A few years back, the idea of having all your music in your pocket was revolutionary. This was the game-changing thought behind the iPod, of course. But at the time, it was not a zero sum game. You’d also have everything on CD, and possibly vinyl. Maybe tape. For a few weeks in 1995, you might also have it on mini disc, DAT or god knows what.
The record labels loved the idea of selling you the same music over and over again, remastered, remixed, repackaged with a couple of dodgy extra tracks, and perhaps – as Morrissey had it – a tacky badge.
And for music fans back then there was more to the physical item than the means of playing the track. In this CNET piece, Eric Carson says you can rip his CD collection from his cold, dead hands. But even reading the article inspires a sort of mild sorrow for whoever has to share Mr Carson’s house.
Last week, I shipped the last of my – once extensive – CD collection to the highest (not very high) eBay bidder. Earlier in the week, I took the copious remainder of the collection of CDs and DVDs that just wouldn’t sell down to a charity shop on Walworth Road. It wasn’t a difficult decision, they’d been in my attic for a decade already. A friend from a nicer part of town tells me his charity shops won’t even take shiny discs any more. No one wants them.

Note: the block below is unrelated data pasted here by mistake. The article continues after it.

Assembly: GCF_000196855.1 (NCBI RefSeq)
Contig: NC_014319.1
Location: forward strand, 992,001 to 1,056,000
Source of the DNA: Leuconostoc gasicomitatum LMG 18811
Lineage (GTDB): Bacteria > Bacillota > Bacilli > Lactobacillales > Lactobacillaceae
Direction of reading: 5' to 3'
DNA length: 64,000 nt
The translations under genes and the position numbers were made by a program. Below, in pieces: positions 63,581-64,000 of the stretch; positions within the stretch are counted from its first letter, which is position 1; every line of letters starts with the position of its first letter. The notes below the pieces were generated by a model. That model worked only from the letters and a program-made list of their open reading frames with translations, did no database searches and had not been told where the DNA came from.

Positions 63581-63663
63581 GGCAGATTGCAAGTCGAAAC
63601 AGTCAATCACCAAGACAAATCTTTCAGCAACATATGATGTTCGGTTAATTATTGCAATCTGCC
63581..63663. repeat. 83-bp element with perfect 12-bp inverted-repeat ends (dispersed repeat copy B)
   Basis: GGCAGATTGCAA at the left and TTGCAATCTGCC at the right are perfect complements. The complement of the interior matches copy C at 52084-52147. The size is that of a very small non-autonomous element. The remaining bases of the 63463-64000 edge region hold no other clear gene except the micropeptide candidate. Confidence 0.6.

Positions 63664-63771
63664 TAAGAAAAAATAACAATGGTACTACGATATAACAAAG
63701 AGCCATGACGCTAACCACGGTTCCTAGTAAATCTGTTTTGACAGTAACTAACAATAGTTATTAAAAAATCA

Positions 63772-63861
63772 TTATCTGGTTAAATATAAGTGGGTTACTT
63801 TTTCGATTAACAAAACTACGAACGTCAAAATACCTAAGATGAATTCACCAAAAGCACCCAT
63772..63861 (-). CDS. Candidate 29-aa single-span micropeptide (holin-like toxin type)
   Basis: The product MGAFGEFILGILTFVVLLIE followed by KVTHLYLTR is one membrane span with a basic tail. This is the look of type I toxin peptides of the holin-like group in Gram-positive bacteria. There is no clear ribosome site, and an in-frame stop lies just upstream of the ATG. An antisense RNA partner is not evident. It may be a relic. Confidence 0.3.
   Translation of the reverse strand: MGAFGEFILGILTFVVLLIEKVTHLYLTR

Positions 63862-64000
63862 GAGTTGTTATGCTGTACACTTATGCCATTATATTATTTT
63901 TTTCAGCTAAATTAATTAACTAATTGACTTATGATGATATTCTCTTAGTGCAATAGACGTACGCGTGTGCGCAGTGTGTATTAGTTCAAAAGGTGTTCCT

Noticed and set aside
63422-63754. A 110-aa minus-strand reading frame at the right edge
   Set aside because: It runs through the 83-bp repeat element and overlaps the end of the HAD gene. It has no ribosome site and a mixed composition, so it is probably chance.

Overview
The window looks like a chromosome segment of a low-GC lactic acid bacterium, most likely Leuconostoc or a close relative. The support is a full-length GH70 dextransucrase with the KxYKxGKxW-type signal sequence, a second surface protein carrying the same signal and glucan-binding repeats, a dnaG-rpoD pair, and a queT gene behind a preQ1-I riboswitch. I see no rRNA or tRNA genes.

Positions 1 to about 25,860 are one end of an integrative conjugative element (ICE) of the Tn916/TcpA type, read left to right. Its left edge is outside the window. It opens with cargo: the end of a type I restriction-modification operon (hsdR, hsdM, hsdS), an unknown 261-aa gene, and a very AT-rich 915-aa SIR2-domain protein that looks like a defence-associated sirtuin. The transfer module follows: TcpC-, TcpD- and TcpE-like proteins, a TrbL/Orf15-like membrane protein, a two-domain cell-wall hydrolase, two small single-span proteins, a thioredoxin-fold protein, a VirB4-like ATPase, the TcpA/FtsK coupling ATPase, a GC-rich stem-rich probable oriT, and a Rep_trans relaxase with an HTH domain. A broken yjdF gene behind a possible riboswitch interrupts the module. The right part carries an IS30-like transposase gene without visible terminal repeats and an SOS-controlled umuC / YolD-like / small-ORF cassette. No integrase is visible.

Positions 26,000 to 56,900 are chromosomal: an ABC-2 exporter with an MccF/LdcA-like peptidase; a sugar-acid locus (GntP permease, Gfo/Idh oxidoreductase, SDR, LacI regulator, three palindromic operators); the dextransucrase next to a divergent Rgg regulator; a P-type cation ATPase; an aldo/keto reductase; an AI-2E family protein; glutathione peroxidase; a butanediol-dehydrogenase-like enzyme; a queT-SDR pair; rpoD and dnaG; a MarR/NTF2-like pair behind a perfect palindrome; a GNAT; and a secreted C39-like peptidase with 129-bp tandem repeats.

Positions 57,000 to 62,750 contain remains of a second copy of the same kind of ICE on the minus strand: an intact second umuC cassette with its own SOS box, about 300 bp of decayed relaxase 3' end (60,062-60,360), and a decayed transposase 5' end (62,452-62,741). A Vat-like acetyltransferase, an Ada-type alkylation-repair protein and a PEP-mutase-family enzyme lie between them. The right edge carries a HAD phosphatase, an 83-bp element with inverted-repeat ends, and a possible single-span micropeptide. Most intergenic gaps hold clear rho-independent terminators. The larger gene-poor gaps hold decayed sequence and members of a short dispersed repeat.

I have to tell you, it didn’t make me feel sad. Not at all. It made feel liberated. Shedding physical possessions, reducing the amount you’d have to load into the transit van if you ever moved again, just feels good. A bit like acquiring them did in the first place, when building a collection was not a curse.
A few photos, some old letters, a phone, some junk in a box, clothes, furniture and a car. Now, everything else can be uploaded to One Drive. But in truth most doesn’t have to be, because it’s on YouTube, or iTunes or music match or some other service.
Our children will never know of the magic madness of jewel cases, gatefolds, CD cleaning spray, scratches, reeling the tape back into a C-90. And in some ways they’re a little poorer for it. But the freedom of not having to cart all this stuff around, that’s a decent swap.
Carson tells us that 51m Americans subscribe to a music streaming service. That’s 1 in 6.
In the same week, Microsoft announced the end of their ebook service. As the BBC points out, when the service closes, any books you bought there vanish. This is a bit like the argument against putting your money in the bank – much better to store it under your mattress – in case the banks go bust. Or in this case, have everything printed on paper and use it to line the walls of your house, in case one of the world’s largest companies bites the dust.
If Amazon goes under, I will loose 100s of books on Kindle. But I’ll just buy them again from someone else if I ever need them. The same with the music and the films. A subscriber’s life may feel more expensive, less secure but when you know every piece of content is a few clicks away, who cares who owns it?